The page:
A cup of green tea will give you anywhere from 20-35 mg of EGCG, so three in a day will supply you with 60-105 mg. There are some studies that have used much higher doses than this — upwards of 1,500 mg a day — but as of now there’s now clear-cut evidence of exactly how much is best.

The good news is that much of the research on green tea has been based on about three cups daily, which is easily attainable, and enjoyable, for most people. Here are a few simple guidelines for making the “perfect” cup of tea:

  • Bring water to a boil in a tea kettle (avoid using a non-stick pot, as this can release harmful chemicals when heated)
  • Preheat your teapot or cup to prevent the water from cooling too quickly when transferred. Simply add a small amount of boiling water to the pot or tea up that you’re going to steep the tea in. Ceramic and porcelain retain heat well. Then cover the pot or cup with a lid. Add a tea cozy if you have one, or drape with a towel. Let stand until warm, then pour out the water
  • Put the tea into an infuser, strainer, or add loose into the tea pot. Steeping without an infuser or strainer will produce a more flavorful tea. Start with one heaped teaspoon per cup of tea, or follow the instructions on the tea package. The robustness of the flavor can be tweaked by using more or less tea
  • Add boiling water. Use the correct amount for the amount of tea you added (i.e. for four teaspoons of tea, add four cups of water). The ideal water temperature varies based on the type of tea being steeped:
    • White or green teas (full leaf): Well below boiling (170-185° Fahrenheit or 76-85° Celsius). Once the water has been brought to a boil, remove from heat and let the water cool for about 30 seconds for white tea and 60 seconds for green tea before pouring it over the leaves
    • Oolongs (full leaf): 185-210° F or 85-98° C
    • Black teas (full leaf) and Pu-erhs
  • Cover the pot with a cozy or towel and let steep. Follow steeping instructions on the package. If there are none, here are some general steeping guidelines. Taste frequently as you want it to be flavorful but not bitter:
    • Oolong teas: 4-7 minutes
    • Black teas: 3-5 minutes
    • Green teas: 2-3 minutes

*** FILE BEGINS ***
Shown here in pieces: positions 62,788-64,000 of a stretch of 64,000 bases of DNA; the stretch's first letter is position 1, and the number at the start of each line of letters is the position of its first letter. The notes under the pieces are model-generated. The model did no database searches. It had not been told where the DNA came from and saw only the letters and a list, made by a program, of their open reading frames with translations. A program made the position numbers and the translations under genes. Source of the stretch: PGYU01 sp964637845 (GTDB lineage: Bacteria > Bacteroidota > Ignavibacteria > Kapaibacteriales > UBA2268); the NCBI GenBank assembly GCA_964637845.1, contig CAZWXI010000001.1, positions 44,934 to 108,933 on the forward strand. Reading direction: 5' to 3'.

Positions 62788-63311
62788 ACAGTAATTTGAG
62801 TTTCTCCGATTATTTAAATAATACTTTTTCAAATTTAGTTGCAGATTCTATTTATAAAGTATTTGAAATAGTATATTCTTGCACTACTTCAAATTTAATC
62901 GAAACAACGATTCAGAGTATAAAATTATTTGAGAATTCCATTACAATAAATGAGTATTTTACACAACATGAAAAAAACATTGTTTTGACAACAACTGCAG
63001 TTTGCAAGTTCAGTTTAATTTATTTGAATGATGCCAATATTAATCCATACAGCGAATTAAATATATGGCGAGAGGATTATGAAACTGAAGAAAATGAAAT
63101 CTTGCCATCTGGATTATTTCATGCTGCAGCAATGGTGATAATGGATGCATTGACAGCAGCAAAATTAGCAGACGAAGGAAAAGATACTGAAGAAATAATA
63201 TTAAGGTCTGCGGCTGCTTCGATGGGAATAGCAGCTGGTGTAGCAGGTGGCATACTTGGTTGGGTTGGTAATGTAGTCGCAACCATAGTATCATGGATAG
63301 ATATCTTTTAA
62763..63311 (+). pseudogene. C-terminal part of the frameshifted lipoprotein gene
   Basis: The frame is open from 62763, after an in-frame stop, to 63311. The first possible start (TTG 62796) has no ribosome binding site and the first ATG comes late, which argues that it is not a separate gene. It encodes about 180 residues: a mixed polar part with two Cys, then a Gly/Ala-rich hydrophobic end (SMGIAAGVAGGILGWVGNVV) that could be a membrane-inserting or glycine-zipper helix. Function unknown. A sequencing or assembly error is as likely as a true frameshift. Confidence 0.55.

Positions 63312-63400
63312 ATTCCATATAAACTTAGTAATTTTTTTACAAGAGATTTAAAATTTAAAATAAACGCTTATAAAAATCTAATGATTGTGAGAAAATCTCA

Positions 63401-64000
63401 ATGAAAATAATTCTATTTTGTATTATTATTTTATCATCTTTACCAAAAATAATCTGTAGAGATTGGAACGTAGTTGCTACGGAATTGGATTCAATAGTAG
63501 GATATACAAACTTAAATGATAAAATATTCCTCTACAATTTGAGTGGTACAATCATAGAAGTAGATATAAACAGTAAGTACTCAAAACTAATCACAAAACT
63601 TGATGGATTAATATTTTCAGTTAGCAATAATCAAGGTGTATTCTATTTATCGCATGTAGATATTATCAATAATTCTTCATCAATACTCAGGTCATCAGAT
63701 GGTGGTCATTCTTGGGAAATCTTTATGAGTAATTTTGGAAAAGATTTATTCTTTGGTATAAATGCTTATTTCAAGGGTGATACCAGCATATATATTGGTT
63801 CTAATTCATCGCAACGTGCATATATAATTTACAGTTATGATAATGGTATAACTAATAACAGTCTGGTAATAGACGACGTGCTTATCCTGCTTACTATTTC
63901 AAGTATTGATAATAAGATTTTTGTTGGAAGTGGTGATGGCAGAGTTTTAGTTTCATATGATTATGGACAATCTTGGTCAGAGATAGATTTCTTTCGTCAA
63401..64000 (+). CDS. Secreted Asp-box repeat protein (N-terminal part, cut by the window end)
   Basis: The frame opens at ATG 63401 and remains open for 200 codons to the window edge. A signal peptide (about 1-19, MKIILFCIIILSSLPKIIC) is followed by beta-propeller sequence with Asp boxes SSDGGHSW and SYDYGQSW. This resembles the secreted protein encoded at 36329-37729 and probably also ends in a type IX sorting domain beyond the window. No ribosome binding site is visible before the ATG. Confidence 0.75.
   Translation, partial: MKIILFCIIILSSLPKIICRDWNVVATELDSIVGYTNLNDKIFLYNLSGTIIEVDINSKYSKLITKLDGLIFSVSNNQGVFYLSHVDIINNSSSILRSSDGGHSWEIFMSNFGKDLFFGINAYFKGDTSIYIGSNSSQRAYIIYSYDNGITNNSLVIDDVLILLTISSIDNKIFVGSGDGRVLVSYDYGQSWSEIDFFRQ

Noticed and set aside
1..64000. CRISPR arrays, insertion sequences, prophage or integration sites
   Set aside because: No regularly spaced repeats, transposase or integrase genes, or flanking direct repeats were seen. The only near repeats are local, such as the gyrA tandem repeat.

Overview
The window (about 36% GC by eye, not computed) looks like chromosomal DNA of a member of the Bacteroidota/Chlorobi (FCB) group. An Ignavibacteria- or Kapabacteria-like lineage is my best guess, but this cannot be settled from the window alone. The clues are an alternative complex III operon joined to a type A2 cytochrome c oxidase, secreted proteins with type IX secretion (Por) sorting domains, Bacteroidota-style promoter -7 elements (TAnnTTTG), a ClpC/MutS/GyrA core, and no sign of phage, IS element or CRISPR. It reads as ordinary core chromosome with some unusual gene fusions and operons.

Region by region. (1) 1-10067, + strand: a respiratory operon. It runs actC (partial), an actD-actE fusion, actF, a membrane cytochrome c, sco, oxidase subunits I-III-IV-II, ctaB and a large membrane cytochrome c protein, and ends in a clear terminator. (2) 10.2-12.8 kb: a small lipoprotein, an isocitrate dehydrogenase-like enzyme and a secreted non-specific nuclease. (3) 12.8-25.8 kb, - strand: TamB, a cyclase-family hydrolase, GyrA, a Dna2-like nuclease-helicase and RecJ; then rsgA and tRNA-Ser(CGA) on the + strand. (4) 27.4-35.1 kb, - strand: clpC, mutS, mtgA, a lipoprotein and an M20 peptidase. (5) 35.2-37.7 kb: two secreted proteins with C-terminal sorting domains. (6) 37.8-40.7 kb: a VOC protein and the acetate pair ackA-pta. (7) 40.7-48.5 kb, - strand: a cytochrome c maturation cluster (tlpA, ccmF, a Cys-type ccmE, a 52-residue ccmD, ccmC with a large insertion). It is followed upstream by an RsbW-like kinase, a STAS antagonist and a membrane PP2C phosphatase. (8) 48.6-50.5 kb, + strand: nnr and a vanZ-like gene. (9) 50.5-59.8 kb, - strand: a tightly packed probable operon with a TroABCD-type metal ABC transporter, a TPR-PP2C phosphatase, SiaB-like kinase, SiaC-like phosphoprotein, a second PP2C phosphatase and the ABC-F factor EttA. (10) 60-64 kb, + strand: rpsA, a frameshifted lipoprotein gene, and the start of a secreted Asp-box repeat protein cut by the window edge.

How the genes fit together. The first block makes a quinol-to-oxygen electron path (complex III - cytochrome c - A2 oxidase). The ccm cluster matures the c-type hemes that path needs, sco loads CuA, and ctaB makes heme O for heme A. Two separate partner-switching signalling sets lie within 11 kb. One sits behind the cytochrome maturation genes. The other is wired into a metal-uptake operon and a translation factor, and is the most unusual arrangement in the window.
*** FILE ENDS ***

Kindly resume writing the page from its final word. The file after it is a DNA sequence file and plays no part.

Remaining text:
• Once the desired flavor has been achieved you need to remove the strainer or infuser. If you’re using loose leaves, pour the tea through a strainer into your cup and any leftover into another vessel (cover with a cozy to retain the heat)
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Foods

Fennel, Arugula and Strawberry Salad

strawberies

Strawberries are an excellent source of Vitamin C and one cup gives you a days supply of super antioxidants.  Vitamin C helps make collagen, which helps skin stay pump and wrinkle free, it can also help and prevent  UV related skin damage.  Pile them on your foods and enjoy this summer.

Fennel, Arugula and Strawberry Salad

Ingredients

  • 1 cup white balsamic vinegar
  • 1 large fennel bulb with fronds
  • 3 ounces (about 4 cups) baby arugula
  • 1 cup sliced almonds, toasted
  • Kosher salt and freshly ground black pepper
  • 1 pint strawberries, hulled and quartered lengthwise

Directions

Put the balsamic vinegar in a small saucepan and bring to a simmer over medium-high heat. Cook until the vinegar is reduced to about 1/3 cup and syrupy, about 15 minutes; cool to room temperature.

Remove the feathery fronds from the fennel bulb and chop. Remove the core from the fennel and, using a mandoline slicer or a knife, shave the fennel into very thin slices. Add to a salad bowl along with the arugula and almonds. Drizzle the reduced vinegar over the greens, season with salt and pepper, to taste, and toss until coated. Sprinkle the strawberries and chopped reserved fennel fronds over the top and serve immediately.
Health and Wellness Associates

312-972-WELL

Foods, Health and Disease

Celery and Cancer Prevention

celery

Just eating two cups of celery weekly can help block the growth and spread of cancerous

cells in your pancreas, a University of Illinois study has shown.  Celery contains apigenin, a

compound that tinkers with the DNA of abnormal cells, forcing them to self-destruct.

Apigenin is also abundant in parsley, spinach and red wine.

We know that people who have diabetes, gout, BPH, ED, rheumatoid arthristic and several

other diseases are prone to pancreatic cancer.

Do not eat fresh spinach if you have any kidney or urological problems.

Health and Wellness Associates

312-972-WELL

Foods

Skillet Sweet Potatoes

skilletsweetpotatoes

Skillet Sweet Potatoes

Serves: 4
Prep time: 15 minutes, Cook time: 26 minutes
Ingredients:

  • 1 tablespoon olive oil
  • 1 large onion, chopped
  • 2 cloves garlic, minced
  • 1 teaspoon dried rosemary
  • 1/4 teaspoon crushed red-pepper flakes
  • 2 medium sweet potatoes (1-1/2 pounds), peeled and cut into 1/4-inch slices
  • 1/2 cup vegetable broth
  • pinch of salt

Directions:
1. In a large, deep nonstick skillet over medium heat, warm the oil. Add the onion and garlic and cook, stirring often, about 6 minutes, or until tender. Stir in the rosemary and crushed red pepper.
2. Add the sweet potato slices and toss gently to coat with the onion mixture. Add the broth and salt. Bring to a boil. Reduce the heat to medium-low. Cover and simmer, stirring occasionally, about 20 minutes, or until the sweet potatoes are tender when pierced with a fork.

Nutrition facts for Skillet Sweet Potatoes:
CALORIES – 168.6,FAT – 3.6 G,SATURATED FAT – 0.5 G,
CHOLESTEROL – 0 MG,SODIUM – 233.7 MG,CARBOHYDRATES – 32.4 G,TOTAL SUGARS – 7.8 G,DIETARY FIBER – 5 G,PROTEIN – 2.8 G

Foods

Bell Peppers

bell peppers